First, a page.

In celebration of Brown University’s 250th Anniversary, the David Winton Bell Gallery and the Department of Visual Art present a series of one-person exhibitions by distinguished alumni. The works of Dawn Clements ‘86, Paul Ramirez Jonas ‘87, and Kerry Tribe ‘97 will be on view from February 15 to March 30. The second round of exhibitions, featuring the work of Sarah Morris ‘89, Rob Reynolds ‘90, and Taryn Simon ‘97 will be shown from April 12 through May 25.
These six alumni artists have established significant careers within the visual arts and were chosen to represent a diverse range of media. Incorporating drawings, paintings, sculpture, photographs, videos, and films, the artists create aesthetically diverse works. While there is no identifiable Brownian aesthetic, as Ralph Rugoff ’80 notes in his catalogue essay, “all seem to make art that grows out of expansive and invigoratingly skeptical ways of reading.” Each in her/his own way, investigates and interprets social and cultural phenomena.
Paul Ramirez Jonas’s sculpture The Commons is modeled on an ancient Roman equestrian statue of Marcus Aurelius. The original in the Capitoline Museum in Rome, is joined by a full-scale bronze copy that has stood at the top of Lincoln Field on Brown’s campus since 1908. The material of the Ramirez Jonas’s sculpture—cork and pushpins—suggests that the object is not simply a statue but also a platform for participation. The artist intends that viewers contribute messages and notes, pinning them to the base of the statue. Countering the modernist concept of the auteur, Ramirez Jonas invites the viewer to join him in the completion of the work.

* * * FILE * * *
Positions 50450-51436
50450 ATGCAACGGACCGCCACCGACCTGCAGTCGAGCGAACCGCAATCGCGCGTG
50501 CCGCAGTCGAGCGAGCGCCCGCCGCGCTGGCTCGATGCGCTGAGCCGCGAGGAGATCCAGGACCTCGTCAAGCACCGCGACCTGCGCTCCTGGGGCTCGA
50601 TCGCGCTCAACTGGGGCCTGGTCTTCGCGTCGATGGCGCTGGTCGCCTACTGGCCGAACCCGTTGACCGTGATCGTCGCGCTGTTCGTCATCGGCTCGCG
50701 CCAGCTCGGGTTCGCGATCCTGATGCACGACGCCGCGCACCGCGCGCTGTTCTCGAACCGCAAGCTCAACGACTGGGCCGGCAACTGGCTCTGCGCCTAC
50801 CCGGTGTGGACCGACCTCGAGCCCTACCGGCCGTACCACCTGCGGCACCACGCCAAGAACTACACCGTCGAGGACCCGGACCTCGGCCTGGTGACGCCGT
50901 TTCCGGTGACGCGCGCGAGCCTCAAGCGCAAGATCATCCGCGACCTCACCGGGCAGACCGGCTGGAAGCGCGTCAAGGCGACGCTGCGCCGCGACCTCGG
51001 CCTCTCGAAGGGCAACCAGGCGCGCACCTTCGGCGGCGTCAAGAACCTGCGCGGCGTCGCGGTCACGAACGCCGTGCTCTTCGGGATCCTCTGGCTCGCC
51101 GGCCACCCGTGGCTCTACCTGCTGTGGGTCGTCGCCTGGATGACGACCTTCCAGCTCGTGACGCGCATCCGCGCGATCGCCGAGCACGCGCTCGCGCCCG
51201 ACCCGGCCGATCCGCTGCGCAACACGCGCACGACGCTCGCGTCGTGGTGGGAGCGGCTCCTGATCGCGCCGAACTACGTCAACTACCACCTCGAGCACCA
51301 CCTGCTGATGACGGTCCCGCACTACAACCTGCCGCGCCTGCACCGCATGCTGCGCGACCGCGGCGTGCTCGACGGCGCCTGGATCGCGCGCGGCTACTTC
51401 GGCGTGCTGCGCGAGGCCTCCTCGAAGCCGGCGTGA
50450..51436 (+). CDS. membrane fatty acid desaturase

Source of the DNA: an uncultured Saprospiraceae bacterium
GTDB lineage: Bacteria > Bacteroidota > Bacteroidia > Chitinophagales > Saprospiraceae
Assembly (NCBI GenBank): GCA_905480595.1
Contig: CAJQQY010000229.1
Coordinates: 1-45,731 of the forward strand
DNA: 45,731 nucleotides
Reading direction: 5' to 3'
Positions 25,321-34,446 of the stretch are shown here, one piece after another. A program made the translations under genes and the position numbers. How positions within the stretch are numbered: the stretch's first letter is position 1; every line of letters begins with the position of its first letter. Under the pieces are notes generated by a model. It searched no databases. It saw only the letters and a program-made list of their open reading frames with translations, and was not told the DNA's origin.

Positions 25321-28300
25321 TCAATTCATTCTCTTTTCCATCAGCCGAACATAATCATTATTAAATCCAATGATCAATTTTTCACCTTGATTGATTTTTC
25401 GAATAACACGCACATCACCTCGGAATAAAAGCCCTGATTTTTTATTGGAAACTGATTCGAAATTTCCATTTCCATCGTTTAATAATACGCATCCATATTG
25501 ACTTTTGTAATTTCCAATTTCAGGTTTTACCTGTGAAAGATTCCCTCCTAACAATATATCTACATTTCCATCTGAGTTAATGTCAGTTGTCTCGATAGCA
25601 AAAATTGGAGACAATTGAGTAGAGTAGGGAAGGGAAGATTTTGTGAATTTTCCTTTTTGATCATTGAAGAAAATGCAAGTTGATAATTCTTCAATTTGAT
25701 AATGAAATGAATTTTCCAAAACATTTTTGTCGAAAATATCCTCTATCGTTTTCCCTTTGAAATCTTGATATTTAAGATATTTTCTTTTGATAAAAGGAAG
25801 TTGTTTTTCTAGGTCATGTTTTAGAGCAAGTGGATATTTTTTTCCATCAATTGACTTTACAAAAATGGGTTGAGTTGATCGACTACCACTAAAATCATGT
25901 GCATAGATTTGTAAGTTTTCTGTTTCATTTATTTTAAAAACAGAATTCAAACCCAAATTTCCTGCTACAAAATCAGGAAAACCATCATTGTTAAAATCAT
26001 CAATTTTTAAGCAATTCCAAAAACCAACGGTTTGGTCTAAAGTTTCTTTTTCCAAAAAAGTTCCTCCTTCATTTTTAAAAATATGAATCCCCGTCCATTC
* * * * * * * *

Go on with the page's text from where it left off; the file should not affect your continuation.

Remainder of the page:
Dawn Clement and Kerry Tribe translate and reconfigure pre-existing cinematic texts. Clements examines the spaces of cinematic melodrama, mapping the interior environments in which these films unfold. In her twenty-foot long drawing Mrs. Jessica Drummond's (My Reputation, 1946)—which was included in the 2010 Whitney Biennial—Clements references My Reputation a 1947 film starring Barbara Stanwyck. Using only black ballpoint pen she stitches together a panoramic view of the protagonist’s bedroom. Clements’s architectural interiors challenge the conventions of drawing: folded, pressed, creased, and hanging loosely, they cover the walls like textured fabric. Additional works in the exhibition demonstrate the delicacy with which Clements employs color inks and washes.
Kerry Tribe will present There Will Be ________, a half-hour video that conflates the real and fictional histories of the Greystone Mansion in Beverly Hills. Utilized as a backdrop of numerous Hollywood films—from The Big Lebowski to There Will be Blood—Greystone Mansion was also the site of a real-life drama: a double murder. Tribe unites these histories by using dialogue drawn from the commercial films to script five competing and plausible accounts of the murders, which she films in the mansion. The evolving scenarios and repeated dialogue create a sense of confusion that speaks to the slippery slope of truth and fiction, and how media can obscure our remembrances of past events.
In conjunction with the opening celebration of the 250th Anniversary on March 7, we will present an afternoon of artist lectures. Dawn Clements, Paul Ramirez Jonas, and Kerry Tribe will each speak, followed by a moderated conversation with Wendy Edwards, Chair of the Department of Visual Arts. The event will take place 3 and 6 pm in the List Art Center Auditorium—followed by a reception.
All events are free and open to the public.